Labor shortages are costing providers dearly, but new data reveals that labor issues are also hampering their ability to collect payment for services they have already provided.
Challenges including reimbursement staff turnover, more time spent in the field by nurses in reimbursement positions and new hires with less experience are “negatively impacting earning potential,” according to a survey released Tuesday.
Market Report: SNF’s Clinical Reimbursement Status found that 90% of skilled nursing providers surveyed had issues with MDS coordinators and other billing staff that affected their ability to collect. Some 57% had a turnover in their clinical reimbursement team in the last six months.
“Resource constraints have a ripple effect that impacts reimbursement beyond the census,” said Ryan Edgerly, CEO of MedaSync, a software provider that co-sponsored the survey with rehabilitation company HealthPRO. Legacy. “We hear these scenarios all the time. A shortage of frontline caregivers forces MDS coordinators to work increasingly in the field, giving them less time and attention to properly fulfill their reimbursement responsibilities.
These demands, relentless during COVID and ongoing nursing shortages, are also driving more reimbursement professionals to leave the field, change employers, or permanently return to frontline nursing, adds Rosie Benbow, MDS consultant and owner of Leading Transitions Post Acute Care Consultation and Staffing.
She has seen the average salary for MDS coordinators rise from $60,000 to $65,000 per year, to $78,000 to $80,000 per year among the clients she serves in Indiana, Michigan and Wisconsin. Yet this is not enough to prevent workers from leaving and taking with them valuable knowledge and experience.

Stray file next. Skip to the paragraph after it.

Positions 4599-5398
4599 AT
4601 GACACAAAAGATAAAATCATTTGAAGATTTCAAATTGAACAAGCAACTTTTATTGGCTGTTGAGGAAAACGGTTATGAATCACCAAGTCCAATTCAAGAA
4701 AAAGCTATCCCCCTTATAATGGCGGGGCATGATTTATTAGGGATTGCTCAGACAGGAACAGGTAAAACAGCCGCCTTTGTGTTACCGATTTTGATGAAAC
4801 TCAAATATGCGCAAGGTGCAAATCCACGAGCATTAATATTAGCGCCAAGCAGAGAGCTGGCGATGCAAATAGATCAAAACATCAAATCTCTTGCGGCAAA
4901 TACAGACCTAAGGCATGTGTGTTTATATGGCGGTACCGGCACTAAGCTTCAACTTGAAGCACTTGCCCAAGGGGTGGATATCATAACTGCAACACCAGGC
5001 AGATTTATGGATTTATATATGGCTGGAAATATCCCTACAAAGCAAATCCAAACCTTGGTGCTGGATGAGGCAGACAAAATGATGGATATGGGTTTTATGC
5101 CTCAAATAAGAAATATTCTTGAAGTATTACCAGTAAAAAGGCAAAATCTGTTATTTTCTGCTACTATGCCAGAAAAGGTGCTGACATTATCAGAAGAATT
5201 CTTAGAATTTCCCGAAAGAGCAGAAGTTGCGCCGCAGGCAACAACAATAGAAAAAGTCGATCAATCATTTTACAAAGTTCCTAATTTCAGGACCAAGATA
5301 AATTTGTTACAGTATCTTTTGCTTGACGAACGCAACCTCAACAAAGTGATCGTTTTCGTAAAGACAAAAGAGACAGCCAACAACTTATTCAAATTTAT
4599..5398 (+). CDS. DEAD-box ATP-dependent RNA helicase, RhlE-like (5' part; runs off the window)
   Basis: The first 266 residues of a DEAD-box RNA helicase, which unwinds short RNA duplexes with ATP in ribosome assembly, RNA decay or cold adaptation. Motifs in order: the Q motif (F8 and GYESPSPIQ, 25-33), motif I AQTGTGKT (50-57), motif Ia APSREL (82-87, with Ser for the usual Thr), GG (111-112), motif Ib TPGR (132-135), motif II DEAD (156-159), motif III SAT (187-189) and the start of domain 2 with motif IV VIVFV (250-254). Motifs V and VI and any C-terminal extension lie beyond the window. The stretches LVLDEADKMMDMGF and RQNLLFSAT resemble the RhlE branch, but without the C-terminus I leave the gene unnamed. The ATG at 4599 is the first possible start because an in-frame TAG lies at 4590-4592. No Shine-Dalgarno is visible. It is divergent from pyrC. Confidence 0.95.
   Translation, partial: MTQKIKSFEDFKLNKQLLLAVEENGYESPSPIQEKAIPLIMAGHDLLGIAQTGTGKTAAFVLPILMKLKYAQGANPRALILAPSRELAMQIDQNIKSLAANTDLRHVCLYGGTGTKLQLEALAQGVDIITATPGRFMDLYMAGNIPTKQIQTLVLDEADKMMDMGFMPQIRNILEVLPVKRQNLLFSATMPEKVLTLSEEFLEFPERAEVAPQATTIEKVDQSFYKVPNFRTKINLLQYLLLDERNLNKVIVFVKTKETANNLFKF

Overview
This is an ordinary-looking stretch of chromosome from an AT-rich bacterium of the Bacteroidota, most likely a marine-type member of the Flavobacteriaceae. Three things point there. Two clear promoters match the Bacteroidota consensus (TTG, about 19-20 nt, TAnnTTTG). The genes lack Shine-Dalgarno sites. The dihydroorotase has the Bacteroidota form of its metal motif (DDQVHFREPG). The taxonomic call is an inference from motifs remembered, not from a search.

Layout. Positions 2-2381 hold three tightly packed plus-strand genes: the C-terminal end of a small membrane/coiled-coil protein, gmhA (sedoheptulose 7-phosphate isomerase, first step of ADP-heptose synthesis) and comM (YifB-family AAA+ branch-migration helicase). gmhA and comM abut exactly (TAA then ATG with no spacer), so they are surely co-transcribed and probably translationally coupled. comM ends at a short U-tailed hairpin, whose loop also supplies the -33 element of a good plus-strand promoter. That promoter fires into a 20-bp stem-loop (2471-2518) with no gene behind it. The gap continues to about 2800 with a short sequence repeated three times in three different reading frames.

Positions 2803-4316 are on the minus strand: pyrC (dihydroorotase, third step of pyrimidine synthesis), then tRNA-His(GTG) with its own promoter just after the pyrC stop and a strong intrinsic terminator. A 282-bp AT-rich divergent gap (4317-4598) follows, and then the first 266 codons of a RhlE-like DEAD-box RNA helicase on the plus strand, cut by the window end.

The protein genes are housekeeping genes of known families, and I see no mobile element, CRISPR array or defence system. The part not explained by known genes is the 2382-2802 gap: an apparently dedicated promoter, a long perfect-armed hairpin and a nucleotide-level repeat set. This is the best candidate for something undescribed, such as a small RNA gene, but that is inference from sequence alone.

Finding a replacement or committing to training someone new to the role isn’t any easier than retaining coordinators, Benbow said. McKnight Long Term Care News Tuesday.
“The absolute biggest challenge is the availability of a qualified nurse,” she said, noting that a client had been using her as acting coordinator for more than a year while looking for an experienced replacement. “People feel like they need this perfectly trained person so they don’t lose the refund, but you’re having a hard time getting it.”
Managed care adds to the challenge
The job has gotten harder in recent years in more ways than COVID and smaller teams. The rise of managed care, plan tiers, shift to patient-based payment model, and state variations in client calculations add to the complexity of the job.
More than half of market report respondents cited an increase in managed care penetration and Medicaid rates as their primary concern. When asked to rate their level of concern about their ability to prevent missed refunds “in a multi-payer universe”, 65% ranked as moderately or very concerned.
Half said an increase in managed care penetration was their top concern, followed by Medicaid rates at 46%. The PDPM, however, ranked only 6th on the list, despite an investigation window that coincided with federal officials announcing that they planned to cut the PDPM in the next fiscal year.
Refusals of managed care and other payment factors, combined with inexperience or lack of training, can mean more opportunities to miss earned reimbursement.
Benbow estimated that average nursing homes could lose $150,000 to $200,000 per quarter due to missed diagnoses, miscalculations of PDPM, lower caseloads, or financial penalties related to reporting errors. quality.
“It’s definitely a struggle just to manage the care,” she said. “Another struggle of our time, aside from the staffing itself, is trying to follow all the angles, depending on what state you’re in.”
She encourages facilities to make a quick decision to fill a vacant MDS coordinator position – even if it means removing a savvy nurse from the floor. But then the facility must train that nurse side-by-side for weeks or even months with internal audits and external reviews to ensure that the dollars owed are actually collected.
Providing support through technology and counselling, she said, is likely to pay off in the long run.
“Some people don’t want to invest so much in their own financial future,” Benbow said. “Others absolutely do, and they see the value of weekly or monthly reviews to help seize opportunities.”